Chrome, Safari, Opera and Edge to make hyperlink auditing mandatory


Last week, Bleeping Computer reported that the latest versions of Google Chrome, Safari, Opera, and Microsoft Edge will not allow users to turn off hyperlink auditing that was possible in previous versions.

What is hyperlink auditing?

The Web Application Specification 1.0 Introduces a new feature in HTML5 called hyperlink checking for link click tracking. To track user clicks, the “a” and “area” elements support a “ping” attribute that takes one or more URIs as a value. For example:

When you click on the hyperlink, the “href” link will load as expected, but in addition, the browser will also send an HTTP POST request to the ping url. The request headers can then be examined by scripts that receive the ping POST request to find out where the ping came from.

Which browsers have made hyperlink auditing mandatory?

After finding this issue in Safari Technology Preview 72, Jeff Johnson, a professional Mac and iOS software engineer reported this to apple. Despite this, Apple released Safari 12.1 without any settings to turn off hyperlink auditing. Prior to Safari 12.1, users could turn off this feature with a hidden preference.

Similar to Safari, in Google Chrome, hyperlink auditing was enabled by default. Users could previously disable this by going to “chrome: // flags # disable-hyperlink-auditing” and setting the flag to “Disabled”. But, in the Chrome 74 Beta and Chrome 75 Canary versions, this flag has been removed completely. Developer version of Microsoft Edge and Opera 61 also removes the option to disable / enable hyperlink auditing.

Firefox and Brave, on the other hand, have disabled hyperlink auditing by default. In Firefox 66, Firefox Beta 67, and Firefox Nightly 68, users can enable it using the browser.send_pings parameter, the Brave browser, however, does not allow users to enable it at all.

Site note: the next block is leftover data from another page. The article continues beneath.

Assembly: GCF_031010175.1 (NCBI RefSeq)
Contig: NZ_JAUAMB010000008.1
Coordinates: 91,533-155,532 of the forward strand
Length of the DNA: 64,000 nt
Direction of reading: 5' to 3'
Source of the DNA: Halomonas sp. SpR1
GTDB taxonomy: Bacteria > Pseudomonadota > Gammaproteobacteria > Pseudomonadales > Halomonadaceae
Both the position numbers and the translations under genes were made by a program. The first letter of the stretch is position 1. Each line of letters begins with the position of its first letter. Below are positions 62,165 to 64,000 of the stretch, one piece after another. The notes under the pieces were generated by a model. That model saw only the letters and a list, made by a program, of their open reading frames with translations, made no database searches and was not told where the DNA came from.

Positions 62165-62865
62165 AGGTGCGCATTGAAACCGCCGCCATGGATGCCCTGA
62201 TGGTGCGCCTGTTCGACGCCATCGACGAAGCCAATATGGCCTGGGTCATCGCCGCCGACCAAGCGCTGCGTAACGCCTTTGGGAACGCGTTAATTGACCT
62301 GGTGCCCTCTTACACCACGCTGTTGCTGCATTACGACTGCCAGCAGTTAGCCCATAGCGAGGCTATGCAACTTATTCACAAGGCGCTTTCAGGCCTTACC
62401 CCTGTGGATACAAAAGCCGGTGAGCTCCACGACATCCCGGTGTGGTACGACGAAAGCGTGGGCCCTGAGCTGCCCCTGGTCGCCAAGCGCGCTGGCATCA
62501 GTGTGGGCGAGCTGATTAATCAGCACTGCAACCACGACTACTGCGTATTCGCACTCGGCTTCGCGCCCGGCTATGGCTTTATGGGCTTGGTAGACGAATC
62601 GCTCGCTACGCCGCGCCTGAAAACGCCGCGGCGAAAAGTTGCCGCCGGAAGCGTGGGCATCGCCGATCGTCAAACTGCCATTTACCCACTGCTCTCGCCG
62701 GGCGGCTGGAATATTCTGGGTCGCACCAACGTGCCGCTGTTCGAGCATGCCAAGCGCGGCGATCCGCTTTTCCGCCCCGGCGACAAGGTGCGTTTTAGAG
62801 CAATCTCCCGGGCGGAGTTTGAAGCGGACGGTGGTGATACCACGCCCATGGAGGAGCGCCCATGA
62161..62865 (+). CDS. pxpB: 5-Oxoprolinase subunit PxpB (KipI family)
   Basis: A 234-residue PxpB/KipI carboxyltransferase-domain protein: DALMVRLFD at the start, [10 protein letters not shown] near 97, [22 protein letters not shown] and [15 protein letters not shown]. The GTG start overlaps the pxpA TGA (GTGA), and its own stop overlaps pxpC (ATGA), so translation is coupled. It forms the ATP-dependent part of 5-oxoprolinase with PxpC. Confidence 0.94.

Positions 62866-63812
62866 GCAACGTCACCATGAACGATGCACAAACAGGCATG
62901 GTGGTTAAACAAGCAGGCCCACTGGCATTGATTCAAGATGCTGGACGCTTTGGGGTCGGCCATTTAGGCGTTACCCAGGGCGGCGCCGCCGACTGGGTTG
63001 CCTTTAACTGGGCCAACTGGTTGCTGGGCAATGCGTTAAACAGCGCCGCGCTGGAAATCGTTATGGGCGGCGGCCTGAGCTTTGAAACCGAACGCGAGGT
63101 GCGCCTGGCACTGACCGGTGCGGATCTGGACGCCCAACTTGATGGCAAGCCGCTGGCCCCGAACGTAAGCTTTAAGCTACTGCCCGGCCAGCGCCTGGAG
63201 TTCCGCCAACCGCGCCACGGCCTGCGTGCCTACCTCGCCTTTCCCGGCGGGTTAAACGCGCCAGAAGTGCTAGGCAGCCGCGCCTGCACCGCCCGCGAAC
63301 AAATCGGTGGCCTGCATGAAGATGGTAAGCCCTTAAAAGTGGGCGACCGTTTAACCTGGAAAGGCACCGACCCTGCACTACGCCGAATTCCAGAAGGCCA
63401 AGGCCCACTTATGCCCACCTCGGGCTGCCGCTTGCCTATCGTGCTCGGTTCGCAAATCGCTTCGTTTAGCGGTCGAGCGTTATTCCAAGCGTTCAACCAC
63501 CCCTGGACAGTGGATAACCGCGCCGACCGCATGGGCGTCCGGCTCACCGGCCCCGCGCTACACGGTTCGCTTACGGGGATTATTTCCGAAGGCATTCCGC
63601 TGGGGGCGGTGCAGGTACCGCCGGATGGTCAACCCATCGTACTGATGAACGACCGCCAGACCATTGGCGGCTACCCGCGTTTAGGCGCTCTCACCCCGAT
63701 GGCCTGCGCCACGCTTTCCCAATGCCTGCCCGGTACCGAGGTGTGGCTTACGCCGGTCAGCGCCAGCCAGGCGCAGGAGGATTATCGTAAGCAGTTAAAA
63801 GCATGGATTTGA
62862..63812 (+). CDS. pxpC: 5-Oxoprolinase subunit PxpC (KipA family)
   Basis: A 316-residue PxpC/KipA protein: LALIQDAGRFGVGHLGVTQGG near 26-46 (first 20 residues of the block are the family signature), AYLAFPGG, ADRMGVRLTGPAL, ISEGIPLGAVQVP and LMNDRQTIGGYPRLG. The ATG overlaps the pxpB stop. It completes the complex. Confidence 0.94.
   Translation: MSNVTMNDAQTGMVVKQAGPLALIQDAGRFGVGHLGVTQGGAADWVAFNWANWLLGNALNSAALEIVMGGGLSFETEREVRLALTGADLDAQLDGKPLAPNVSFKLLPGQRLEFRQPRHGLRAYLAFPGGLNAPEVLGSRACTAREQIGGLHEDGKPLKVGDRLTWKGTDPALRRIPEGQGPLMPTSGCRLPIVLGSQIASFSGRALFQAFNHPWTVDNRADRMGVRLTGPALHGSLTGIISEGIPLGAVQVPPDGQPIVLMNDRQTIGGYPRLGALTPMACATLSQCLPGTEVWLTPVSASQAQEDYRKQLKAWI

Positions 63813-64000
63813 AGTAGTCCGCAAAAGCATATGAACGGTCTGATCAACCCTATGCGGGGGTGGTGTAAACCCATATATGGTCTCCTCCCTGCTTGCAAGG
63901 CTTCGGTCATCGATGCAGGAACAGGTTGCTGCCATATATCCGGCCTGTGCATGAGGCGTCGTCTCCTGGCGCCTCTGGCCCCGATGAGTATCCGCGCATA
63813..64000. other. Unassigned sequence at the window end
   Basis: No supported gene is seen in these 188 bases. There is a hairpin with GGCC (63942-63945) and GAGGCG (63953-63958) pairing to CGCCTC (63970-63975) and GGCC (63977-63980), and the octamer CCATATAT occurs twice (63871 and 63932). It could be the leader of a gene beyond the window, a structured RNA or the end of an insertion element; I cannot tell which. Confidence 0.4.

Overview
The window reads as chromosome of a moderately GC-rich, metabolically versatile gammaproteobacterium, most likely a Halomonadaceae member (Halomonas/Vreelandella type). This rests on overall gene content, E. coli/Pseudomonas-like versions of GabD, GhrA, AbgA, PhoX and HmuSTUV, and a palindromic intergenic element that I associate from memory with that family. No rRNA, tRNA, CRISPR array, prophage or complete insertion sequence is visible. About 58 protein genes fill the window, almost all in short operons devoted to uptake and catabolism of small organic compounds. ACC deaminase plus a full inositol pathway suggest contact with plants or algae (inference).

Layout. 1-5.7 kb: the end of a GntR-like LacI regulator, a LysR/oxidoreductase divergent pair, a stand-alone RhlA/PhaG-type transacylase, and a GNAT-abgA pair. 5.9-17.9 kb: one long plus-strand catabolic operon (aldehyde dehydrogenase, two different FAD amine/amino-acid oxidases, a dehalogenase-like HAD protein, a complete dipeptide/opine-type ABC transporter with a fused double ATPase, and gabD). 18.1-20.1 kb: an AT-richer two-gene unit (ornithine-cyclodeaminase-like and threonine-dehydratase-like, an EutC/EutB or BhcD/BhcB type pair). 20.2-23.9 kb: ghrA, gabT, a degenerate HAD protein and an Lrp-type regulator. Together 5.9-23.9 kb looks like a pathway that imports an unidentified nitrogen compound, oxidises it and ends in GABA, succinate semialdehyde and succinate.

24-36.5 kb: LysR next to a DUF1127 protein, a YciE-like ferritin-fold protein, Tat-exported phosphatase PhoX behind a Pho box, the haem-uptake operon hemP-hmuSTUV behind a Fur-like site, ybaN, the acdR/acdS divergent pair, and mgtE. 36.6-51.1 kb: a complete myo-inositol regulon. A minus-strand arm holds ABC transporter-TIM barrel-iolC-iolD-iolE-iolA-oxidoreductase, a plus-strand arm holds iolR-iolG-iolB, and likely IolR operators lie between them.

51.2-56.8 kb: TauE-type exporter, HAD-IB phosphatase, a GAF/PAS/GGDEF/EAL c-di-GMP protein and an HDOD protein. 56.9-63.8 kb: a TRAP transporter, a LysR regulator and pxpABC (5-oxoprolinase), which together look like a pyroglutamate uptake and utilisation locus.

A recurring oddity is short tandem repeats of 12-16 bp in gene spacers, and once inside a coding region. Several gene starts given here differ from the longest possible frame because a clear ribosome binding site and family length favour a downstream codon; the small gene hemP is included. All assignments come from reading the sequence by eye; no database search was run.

How are people reacting to this development?

The hyperlink auditing feature has received mixed reactions from developers and users. While some were concerned about its privacy implications, others believe this process makes the user experience more transparent.

Sharing how this development can be misused, Chris Weber co-founder of Casaba Security wrote in a blog post, “the URL could easily be added to junk files, causing large HTTP requests to be sent to an excessively long list of URIs. Information could be disclosed in the usual sense of Referent / Ping-From leaks. “

A Reddit user said that this feature is privacy neutral as this type of tracking can be done with JavaScript or non-JavaScript redirects. Sharing other advantages of the ping attribute, another user said, “The ping attribute for hyperlinks aims to make this process more transparent, with additional benefits such as optimizing network traffic to the target page to load faster, as well as an option to disable sending of pings. for more user-friendly privacy.

While this functionality provides some benefits, the Hypertext Application Technology (WHATWG) Web Working Group encourages user agents to put control in the hands of users by providing them with functionality to disable this behavior.

User agents should allow the user to adjust this behavior, for example in conjunction with a setting that disables sending HTTP `Referent`(sic) headers. Depending on user preferences, UAs can either ignore the ping attribute completely or selectively ignore URLs in the list», Says WHATWG.

To read the full story, visit Beeping computer.

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